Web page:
Fame, wealth, global-good; what special blend will define you?

8. A healthy curiosity, it is okay to ask ‘why’

Many creators are unignorably curious. It is the gnawing itch that makes one question without hesitation and not be easily placated.

This rigorous flipping over of every stone be it in device or process leads to re-validation of traditionally accepted methods or ideas.

Sometimes, the terminal questioning reveals flawed or outdated premises leading to opportunity for innovation.

9. Getting the most out of school

School-life is a simulation of real-life; everything is there, just smaller, safer. You get do-overs, you don’t actually crash. This is the only time in your life this will be true.

If you are among the lucky minority with a lifelong passion for a particular field of study, then all is good.

For the rest of us, it is expected that you spend a minute to see what “floats your boat”. You will do the world a far better good as a passionate wildlife biologist than a reluctant nuclear physicist.

All that said, the single most important skill that can be culled in college is learning to learn.

Beyond that, as a techie, do not ignore your soft skills; make every effort to develop your ability to communicate and participate in teams.

10. Conviction

According to Wikipedia, innovation is borne of being different, having a new perspective on either a yet-articulated need or an entirely different way to solve a problem.

By that definition, there is no solace in crusty traditions or group consensus.

To innovate requires an unwavering belief in yourself matched with gumption to see IT through. Conviction is your passport to innovate.

Naturally, there is genuine risk that being a zealot of your convictions would affect your team-play ability.

To further fuel this dilemma, be assured that compromise, ethical-angst and nothing-is-black-or-white will be served up in generous portions.

There will not be an “easy button” when it comes to honouring your convictions.

11. Few (perfectly good) ideas lead to great innovations

Thomas Edison said:

“Genius is one per cent inspiration, ninety-nine per cent perspiration.”

To successfully promote a new idea, concept, solution, mouse-trap demands payment in courage, effort and vulnerability.

Yet, despite application of heroic efforts, talent and tears, we sometimes fail. This is perfectly normal and should be expected. Think about that.

Brene Brown has written extensively on vulnerability and it as a component to success; Google-up her TED talks, they will be worth your while.

12. Get your hands dirty

Like the Nike commercial, sometimes you just have to “do it”. Good ideas flow freely in coffee shops and barber’s chairs but you must germinate these seeds for them to provide any utility.

Nothing validates a good idea more than the reality-check you get only through implementation.

When working in a team, under deadlines, analysis-paralysis can be a liability. It is often preferable to assume the risk of a mistake over the certainty of damage through inaction. There is a time to cut bait, and then it’s time to fish.

13. Passion, do you feel it?

It may seem peculiar to include something like “passion” while discussing careers in the sciences.

However, it may be worthwhile to contemplate that your vocation may constitute significant portions of your adult-life.

One could easily imagine your entire life to this point re-lived in a given career, perhaps even twice over. In that time, you will likely be confronted with the choice of career over family and vice versa.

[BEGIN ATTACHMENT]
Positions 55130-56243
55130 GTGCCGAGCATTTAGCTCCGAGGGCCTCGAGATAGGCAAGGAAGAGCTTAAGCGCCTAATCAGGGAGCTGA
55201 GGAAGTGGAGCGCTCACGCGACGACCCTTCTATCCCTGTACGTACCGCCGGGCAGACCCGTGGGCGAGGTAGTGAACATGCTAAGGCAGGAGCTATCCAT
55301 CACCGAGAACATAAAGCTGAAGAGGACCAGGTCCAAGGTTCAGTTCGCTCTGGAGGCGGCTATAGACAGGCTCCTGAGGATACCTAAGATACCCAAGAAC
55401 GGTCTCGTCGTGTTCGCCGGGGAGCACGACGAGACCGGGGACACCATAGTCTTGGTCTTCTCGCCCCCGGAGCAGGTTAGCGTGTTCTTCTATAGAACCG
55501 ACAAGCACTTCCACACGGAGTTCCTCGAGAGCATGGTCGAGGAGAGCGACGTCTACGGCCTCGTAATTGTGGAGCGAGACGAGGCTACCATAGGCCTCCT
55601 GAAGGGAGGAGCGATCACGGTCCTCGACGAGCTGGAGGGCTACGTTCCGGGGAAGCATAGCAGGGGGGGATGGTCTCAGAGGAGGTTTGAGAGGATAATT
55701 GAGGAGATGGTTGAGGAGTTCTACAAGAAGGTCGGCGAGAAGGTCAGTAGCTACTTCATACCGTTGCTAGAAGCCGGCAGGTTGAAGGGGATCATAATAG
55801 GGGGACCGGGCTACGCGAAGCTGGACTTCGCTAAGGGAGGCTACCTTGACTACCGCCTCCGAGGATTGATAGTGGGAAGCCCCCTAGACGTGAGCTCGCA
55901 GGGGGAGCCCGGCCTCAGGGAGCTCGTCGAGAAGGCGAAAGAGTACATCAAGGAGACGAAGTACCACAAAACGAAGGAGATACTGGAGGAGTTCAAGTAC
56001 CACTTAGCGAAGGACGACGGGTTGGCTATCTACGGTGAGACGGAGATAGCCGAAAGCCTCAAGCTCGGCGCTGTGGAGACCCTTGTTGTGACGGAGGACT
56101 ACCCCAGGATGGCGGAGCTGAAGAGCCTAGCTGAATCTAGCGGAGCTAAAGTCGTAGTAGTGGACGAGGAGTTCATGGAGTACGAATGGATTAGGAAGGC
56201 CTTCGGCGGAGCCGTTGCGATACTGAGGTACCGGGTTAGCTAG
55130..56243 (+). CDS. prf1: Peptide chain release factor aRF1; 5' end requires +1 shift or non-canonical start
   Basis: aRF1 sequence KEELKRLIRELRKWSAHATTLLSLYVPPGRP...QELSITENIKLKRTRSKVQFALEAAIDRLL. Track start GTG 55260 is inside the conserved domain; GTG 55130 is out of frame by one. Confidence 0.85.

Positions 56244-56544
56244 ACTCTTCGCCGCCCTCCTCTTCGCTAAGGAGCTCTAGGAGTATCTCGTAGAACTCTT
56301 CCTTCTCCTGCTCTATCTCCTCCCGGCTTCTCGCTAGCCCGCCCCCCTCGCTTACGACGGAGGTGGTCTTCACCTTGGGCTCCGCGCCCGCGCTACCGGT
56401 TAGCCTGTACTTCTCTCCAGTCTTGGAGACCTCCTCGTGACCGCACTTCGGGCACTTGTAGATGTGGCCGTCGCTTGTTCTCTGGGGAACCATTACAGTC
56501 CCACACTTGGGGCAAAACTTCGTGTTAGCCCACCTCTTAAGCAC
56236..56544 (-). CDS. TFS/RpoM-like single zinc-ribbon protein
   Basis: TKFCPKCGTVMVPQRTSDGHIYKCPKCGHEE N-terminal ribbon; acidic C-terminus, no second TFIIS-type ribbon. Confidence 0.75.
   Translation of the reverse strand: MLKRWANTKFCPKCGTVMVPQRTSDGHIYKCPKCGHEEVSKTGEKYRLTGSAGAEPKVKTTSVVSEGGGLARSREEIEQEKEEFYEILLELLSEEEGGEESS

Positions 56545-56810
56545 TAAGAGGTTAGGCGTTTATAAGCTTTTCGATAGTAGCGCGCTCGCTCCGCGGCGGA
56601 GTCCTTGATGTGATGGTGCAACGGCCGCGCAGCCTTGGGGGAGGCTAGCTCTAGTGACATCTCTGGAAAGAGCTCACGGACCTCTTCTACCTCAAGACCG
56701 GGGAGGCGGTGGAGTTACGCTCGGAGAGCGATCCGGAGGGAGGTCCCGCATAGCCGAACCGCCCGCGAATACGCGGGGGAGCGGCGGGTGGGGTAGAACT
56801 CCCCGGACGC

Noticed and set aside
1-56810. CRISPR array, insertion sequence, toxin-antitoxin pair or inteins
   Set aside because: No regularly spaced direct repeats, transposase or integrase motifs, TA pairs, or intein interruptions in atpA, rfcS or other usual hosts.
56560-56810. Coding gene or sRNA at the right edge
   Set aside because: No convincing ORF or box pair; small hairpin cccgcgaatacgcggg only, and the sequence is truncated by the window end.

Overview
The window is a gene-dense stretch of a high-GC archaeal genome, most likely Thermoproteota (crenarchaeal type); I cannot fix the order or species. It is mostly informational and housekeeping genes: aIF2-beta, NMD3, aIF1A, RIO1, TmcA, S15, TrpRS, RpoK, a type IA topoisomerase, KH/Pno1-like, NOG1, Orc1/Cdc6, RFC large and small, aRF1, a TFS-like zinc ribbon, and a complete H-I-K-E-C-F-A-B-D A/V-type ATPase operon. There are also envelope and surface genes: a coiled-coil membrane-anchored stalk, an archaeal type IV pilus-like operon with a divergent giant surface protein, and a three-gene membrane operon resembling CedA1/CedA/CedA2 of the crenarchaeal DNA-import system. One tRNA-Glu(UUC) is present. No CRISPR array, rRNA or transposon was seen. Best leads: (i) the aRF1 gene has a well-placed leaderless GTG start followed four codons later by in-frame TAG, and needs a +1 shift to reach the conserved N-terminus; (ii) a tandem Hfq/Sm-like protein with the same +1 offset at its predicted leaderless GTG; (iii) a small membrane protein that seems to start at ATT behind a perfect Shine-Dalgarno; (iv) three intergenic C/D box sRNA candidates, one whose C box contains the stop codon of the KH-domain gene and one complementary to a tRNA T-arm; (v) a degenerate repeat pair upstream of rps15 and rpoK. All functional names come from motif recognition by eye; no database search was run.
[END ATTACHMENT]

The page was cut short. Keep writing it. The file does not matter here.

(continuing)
It is entirely feasible to merely work-for-a-paycheck. However, when a project demands your creative energy, it will be clear that the “work” will not be easily confined to the hours of nine and five.

Dedication and passion will be essential to success as you negotiate the trade-offs between work and personal life.

14. Test drives are a good thing

I was once given the advice of testing a car before buying a new one. Not just any test-drive at the dealership, but rather taking an old, worn car with a million miles on it for a spin.

I believe this logic applies to your career as well. If possible, get an internship along with a mentor. Observe and listen to all the people in the organisation, not just the ones in your anticipated career-path.

You are not there just to validate your decision (that’s too easy) but also consider the adjacent paths. No task is too menial to do poorly; your efforts to cultivate a robust work-ethic will be noticed.

Volunteer for what interests you, it is the only way to discover your true vocation and do not entirely discount the cantankerous old codger in the corner, there might be a worthwhile lesson to be had.

15. Compromise, is not a bad word

Over the years I have had the good fortune to work with many talented individuals. Taking a little poetic-liberty, there are two memorable characters.

For one, there was never any solution to be found, unless we could buy it. For the other, no store-bought solution was ever good enough and every solution had to be engineered from the floorboards up.

Naturally, these cases are exaggerated but compromise is a good thing. Young engineers often come to me lamenting why we have not chosen to do things the “right way”.

Unfortunately, there is no ultimate right-way, instead there are trade-offs (read compromises) all around us.

As we depart the CAD-world of picture-perfect simulations to the real world of tolerances and finite component sizes, it is appropriate to celebrate success despite imperfection.

Ken has worked in applied engineering R&D for more than twenty years. He has tinkered around, fixed things and helped people in various ways all his life. To connect with Ken, email editor@leaderonomics.com or leave your comments in the box provided.

Published in English daily The Star, Malaysia, 24 January 2015

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This article is published by the editors of Leaderonomics.com with the consent of the guest author.